An interview with Rhodessa Jones, co-artistic director of the performance company Cultural Odyssey and creator of the Medea Project: Theater for Incarcerated Women. Rhodessa Jones was at Pitt for a month-long residency in February, 2018. During her residency, she worked with students to create a theatrical performance, offered performances of her own work, and gave lectures. The interview focuses on Rhodessa's life and career, particularly the social impact of her work.
An interview with Fred Moten, professor in the Department of Performance Studies at NYU. The interview focuses on Professor Moten's life and career, particularly his recent volume of criticism called "consent not to be a single being." The Nathaniel Mackey poem "Destination Out," which Moten references at the end of the conversation, is available here: https://www.poetryfoundation.org/poetrymagazine/articles/70124/destination-out.
An interview with Anne Knowles, McBride Professor of History at the University of Maine. The interview focuses on Professor Knowles's life and career, particularly her work with geographical information systems. Stay tuned for a link to the map we discuss at 31:15.
An interview with Christopher Fynsk, professor and dean of the Division of Philosophy, Art, and Critical Thought at the European Graduate School. The interview focuses on Professor Fynsk's life and career, particularly his 2004 book "The Claim of Language: A Case for the Humanities."
An interview with author John Edgar Wideman. The interview focuses on Wideman's life and career, particularly connections between his writing and the various communities of which he has been a part. The conversation also features Leon Ford, a social activist in Pittsburgh. Ford was shot by police in 2012 and is paralyzed as a result. He currently works for social justice in Pittsburgh, and has developed a relationship with Wideman based on their mutual investment in writing. For more on...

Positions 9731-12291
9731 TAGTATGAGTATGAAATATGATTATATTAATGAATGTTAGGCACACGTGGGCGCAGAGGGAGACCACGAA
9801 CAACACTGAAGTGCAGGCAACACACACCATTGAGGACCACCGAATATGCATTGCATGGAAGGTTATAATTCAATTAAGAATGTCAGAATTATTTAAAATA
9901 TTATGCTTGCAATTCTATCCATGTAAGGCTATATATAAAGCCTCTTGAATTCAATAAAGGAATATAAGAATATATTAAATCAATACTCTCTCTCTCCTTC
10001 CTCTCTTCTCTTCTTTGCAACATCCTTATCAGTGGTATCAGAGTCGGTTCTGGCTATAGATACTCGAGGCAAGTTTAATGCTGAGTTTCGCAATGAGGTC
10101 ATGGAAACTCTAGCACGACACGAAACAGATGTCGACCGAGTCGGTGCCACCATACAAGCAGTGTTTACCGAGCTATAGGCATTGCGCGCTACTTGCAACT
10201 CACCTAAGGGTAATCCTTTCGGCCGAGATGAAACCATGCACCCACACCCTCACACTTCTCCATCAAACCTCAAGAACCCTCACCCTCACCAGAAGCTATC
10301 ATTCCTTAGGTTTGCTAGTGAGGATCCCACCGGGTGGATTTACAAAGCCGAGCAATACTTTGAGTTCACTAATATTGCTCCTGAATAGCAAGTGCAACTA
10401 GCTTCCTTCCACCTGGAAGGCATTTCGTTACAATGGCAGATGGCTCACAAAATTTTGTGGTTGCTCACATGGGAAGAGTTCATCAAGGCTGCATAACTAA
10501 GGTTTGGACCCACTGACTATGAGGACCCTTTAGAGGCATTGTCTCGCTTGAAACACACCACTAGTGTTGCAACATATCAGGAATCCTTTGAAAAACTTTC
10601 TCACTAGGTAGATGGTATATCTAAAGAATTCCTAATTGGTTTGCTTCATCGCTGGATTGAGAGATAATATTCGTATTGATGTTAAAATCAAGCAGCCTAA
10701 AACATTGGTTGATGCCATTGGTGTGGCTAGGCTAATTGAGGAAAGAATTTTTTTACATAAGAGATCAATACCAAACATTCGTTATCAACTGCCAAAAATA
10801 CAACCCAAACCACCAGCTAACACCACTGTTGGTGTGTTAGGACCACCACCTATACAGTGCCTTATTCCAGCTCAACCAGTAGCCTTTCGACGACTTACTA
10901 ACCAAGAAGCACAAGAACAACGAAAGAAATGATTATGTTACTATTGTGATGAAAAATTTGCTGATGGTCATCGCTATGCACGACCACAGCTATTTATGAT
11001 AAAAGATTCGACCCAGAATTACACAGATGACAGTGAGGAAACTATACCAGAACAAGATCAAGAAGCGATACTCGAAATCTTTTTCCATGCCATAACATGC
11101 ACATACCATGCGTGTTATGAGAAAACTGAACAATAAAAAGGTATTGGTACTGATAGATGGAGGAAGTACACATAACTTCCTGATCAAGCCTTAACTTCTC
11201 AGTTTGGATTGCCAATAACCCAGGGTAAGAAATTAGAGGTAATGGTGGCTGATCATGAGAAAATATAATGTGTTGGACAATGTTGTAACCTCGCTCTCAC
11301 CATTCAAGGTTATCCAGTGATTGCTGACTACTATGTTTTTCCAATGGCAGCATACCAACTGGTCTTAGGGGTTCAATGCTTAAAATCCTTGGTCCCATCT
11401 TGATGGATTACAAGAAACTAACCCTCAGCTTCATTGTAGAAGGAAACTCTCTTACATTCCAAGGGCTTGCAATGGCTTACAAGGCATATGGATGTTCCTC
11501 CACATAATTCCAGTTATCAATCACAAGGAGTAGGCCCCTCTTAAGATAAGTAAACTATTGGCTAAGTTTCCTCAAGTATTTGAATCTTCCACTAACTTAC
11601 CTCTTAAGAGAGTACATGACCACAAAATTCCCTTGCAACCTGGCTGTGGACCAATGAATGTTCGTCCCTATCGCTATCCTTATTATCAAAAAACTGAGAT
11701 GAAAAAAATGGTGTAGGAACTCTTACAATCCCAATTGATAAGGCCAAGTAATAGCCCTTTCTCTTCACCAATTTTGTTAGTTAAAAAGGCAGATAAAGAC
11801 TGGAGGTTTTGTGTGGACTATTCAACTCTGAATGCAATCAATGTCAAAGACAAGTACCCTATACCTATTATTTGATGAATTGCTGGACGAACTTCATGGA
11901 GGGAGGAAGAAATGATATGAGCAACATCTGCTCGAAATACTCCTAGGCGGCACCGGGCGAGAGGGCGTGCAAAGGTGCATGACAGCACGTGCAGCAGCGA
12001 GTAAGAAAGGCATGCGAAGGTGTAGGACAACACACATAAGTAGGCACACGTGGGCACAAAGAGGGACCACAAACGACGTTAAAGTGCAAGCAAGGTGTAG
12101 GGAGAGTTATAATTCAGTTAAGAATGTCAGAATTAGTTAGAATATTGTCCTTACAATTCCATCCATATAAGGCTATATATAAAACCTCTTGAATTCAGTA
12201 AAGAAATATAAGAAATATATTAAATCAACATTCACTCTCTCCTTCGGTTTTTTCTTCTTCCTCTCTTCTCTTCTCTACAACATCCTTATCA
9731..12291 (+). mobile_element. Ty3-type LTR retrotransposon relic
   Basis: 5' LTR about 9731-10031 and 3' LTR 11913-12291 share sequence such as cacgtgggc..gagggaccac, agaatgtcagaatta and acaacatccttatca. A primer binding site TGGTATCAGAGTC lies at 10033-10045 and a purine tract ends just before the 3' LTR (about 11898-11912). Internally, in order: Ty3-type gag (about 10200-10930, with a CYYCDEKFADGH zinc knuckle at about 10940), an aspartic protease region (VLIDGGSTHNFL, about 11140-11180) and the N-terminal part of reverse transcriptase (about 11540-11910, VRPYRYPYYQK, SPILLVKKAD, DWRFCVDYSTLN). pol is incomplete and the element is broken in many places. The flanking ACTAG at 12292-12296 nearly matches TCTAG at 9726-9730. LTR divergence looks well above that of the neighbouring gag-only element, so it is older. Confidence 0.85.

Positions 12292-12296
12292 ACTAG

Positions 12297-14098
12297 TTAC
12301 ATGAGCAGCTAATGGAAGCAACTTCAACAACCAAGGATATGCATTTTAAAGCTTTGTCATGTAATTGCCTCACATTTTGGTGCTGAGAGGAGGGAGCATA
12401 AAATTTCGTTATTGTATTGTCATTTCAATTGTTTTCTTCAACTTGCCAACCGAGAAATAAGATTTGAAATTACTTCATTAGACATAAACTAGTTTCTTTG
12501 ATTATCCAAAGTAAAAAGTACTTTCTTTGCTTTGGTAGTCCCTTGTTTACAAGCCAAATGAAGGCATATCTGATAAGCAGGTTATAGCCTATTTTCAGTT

An interview with Tommie Shelby, Caldwell Titcomb Professor of African and African American Studies and of Philosophy at Harvard University. The interview focuses on Dr. Shelby's life and career, particularly his work on race and justice.
An interview with Janet Marstine, Academic Director of the Art Museum and Gallery Studies program at the University of Leicester. The interview focuses on Dr. Marstine's life and career, particularly her work on museums and ethical practice. For information on Theaster Gates' piece "To Speculate Darkly," see here: www.chipstone.org/exhibitionframe.…peculate-Darkly/. Robert Fontenot's "Recycle LACMA": www.robertfontenot.com/new-page-1/. Ansuman Biswas's "Manchester Hermit":...